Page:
Being in a car accident is a very stressful and frustrating situation—especially if you were not at fault for the crash. One moment can leave you with tons of medical bills, vehicle damage, and lost wages from the time you’ll have to miss work. Most of the time, you can file an insurance claim with the other driver’s insurance company for damages—but if that doesn’t work, you may need to file a lawsuit after your car accident.
Before suing the at-fault driver, you will need to speak with an experienced car accident lawyer who can help you build a strong case and make sure a lawsuit is the best decision for your situation.
How Long You Have to File a Car Accident Lawsuit
The amount of time you have to file a lawsuit after a car accident depends on the state where your accident happened. The Georgia statute of limitations to file a lawsuit is typically two years from the date of your accident. If you try to bring a case outside of that time limit, you will probably not be able to recover anything at all.
To avoid missing your chance of recovering the money you need for your damages, it’s very important that you take action as soon as possible. Two years can go extremely fast in the legal world because there are many, many steps involved in suing another driver for your accident.
If you’re not sure exactly how long you have left, contact a car accident lawyer in your state right away to discuss the details. Schedule a free legal consultation to find out what your options are and how your case may do if it goes to trial.
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How to Strengthen Your Car Accident Case
If you decide to file a lawsuit against the at-fault driver in your car accident, you will need to have a very strong case against them. Lawsuits are expensive and lengthy, so you will want to make sure it’s worth it. Here are some of the ways you can build up your evidence.
Keep track of every record regarding your damages from the accident. You can begin gathering evidence right away by:
- Calling the police after your accident and making sure they create an accident report. You will need this for your claim.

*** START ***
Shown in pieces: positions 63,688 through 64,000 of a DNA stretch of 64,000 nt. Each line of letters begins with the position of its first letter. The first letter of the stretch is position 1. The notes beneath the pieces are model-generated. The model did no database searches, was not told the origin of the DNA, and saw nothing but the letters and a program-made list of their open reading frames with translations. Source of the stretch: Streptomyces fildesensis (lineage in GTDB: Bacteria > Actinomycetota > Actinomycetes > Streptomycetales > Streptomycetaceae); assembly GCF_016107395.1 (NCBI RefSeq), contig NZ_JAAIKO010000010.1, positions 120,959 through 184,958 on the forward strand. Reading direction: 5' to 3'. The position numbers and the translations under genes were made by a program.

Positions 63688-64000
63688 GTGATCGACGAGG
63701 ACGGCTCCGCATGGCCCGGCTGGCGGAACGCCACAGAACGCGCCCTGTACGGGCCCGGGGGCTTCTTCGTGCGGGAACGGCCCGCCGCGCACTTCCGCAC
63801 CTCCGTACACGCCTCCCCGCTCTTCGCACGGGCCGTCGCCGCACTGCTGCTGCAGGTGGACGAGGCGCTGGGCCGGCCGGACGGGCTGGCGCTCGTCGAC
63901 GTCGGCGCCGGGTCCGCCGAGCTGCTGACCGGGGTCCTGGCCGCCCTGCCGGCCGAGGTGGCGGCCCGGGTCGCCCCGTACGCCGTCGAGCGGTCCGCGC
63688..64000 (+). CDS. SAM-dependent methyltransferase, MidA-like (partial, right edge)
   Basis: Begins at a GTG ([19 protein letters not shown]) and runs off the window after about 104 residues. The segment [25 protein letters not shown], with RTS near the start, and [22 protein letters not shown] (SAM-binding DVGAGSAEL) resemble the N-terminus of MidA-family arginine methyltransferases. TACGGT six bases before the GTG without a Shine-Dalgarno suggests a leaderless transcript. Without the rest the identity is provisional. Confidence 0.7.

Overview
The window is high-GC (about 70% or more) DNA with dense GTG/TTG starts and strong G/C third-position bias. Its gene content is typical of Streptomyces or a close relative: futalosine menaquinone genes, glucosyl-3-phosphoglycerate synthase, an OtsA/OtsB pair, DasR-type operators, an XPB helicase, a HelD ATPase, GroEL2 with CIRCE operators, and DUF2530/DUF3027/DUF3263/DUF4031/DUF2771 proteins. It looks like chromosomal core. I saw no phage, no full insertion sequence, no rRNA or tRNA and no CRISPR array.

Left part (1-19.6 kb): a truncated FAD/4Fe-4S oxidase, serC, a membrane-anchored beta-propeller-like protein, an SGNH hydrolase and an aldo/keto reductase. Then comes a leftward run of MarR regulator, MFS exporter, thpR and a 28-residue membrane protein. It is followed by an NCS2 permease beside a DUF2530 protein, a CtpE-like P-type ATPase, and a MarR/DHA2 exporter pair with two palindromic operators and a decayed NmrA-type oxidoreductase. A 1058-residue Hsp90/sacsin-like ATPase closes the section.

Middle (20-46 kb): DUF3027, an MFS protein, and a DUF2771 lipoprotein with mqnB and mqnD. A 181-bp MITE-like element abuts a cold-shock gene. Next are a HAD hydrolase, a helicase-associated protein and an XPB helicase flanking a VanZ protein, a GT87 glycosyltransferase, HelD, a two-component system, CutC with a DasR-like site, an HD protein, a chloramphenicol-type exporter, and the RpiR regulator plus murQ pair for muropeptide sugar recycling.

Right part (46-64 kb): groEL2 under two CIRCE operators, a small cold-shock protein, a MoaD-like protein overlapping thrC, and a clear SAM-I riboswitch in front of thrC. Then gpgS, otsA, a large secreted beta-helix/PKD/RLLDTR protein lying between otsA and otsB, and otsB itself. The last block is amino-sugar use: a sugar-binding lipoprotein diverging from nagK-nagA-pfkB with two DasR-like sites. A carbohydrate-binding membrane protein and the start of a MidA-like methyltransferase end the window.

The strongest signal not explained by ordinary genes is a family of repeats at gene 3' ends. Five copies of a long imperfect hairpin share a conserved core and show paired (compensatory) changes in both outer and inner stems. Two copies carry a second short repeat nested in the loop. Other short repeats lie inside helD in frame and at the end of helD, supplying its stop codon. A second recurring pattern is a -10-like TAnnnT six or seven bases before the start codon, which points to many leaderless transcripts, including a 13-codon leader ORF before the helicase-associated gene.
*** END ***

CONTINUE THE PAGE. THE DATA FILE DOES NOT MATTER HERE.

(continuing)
- Taking pictures of the accident scene, your injuries, and your vehicle damage.
- Talking to any witnesses and getting their names and contact information. Your lawyer will reach out to them later for statements.
- Exchanging information with the other driver in the crash, including their name, address, license plate number, driver’s license number, and insurance policy information.
- Seeing a doctor as soon as possible after the accident, even for minor aches or pains.
Contact a Car Accident Lawyer
Whether you are still trying to file an insurance claim for your damages or have decided to sue the other driver, it’s always best to consult with a car accident lawyer. Experienced lawyers can look at a case and know the best steps to take. It’s a bad idea to try taking on a lawsuit without the expertise of a good car accident lawyer.
Many car accident victims worry about hiring a lawyer because they are afraid of having to make large payments. However, most car accident lawyers work on a contingency fee basis, meaning they don’t get paid at all unless they win you money. Then, if they win you a settlement or an award in court, their pay is taken as a percentage of what they win you—not out of your own pocket.
Comparative Fault Laws in Car Accident Cases
Car accident cases are often more complicated than they initially seem, which can stretch out how long it takes to actually file your lawsuit. For example, the other driver or their insurance company may try to blame you for some or all of the car accident.
Chances are, the other driver is just trying to reduce their liability in the accident. However, sometimes both drivers do hold a degree of fault. Thankfully, you may still be able to seek damages for what you’ve suffered.
In Georgia, there is something called a modified comparative fault rule that allows you to still recover damages as long as you are less than 50% at fault for the accident (Georgia Code section 51-12-33):
- Under modified comparative fault, your damages would be reduced by the percentage of fault you hold in the accident.
- For example, if your damages totaled $10,000 and you were found to be 10% at fault, the other driver would still be responsible for $9,000 of your damages.
- You would then only be responsible for the remaining $1,000 (which is 10% of your damages).
Don’t be surprised if the insurance companies bring up comparative fault as you can seeking compensation, especially if you have a lot of damages.
Pursuing a Lawsuit is a Big Decision
Filing a lawsuit after a car accident is not a decision to make lightly. You will need to talk through the pros and cons with your lawyer before moving forward. Consider the number of damages you have, the strength of your evidence, and how likely the insurance company is to settle before you actually go to trial.
A lawsuit is a big ordeal to take on, but it can be worth it if you have a high chance of winning. If the insurance company is not willing to offer you a settlement that will come close to covering your medical bills, vehicle damage, lost wages, and more, taking the at-fault driver to court might be your best option.
For a free legal consultation, call 404-400-4000
Talk to a Georgia Car Accident Lawyer for Free
If you were hurt in a car accident and are concerned about getting compensation for the damages you suffered, contact John Foy & Associates right away. We can help you work towards the recovery you need and deserve to cover all your costs.
Call us today to (404) 400-4000 or contact us online to schedule a FREE consultation and case evaluation. We’ll discuss the details of your case and what your best options are—including whether or not it’s a good idea to file a lawsuit. Contact us today to get started with your FREE consultation.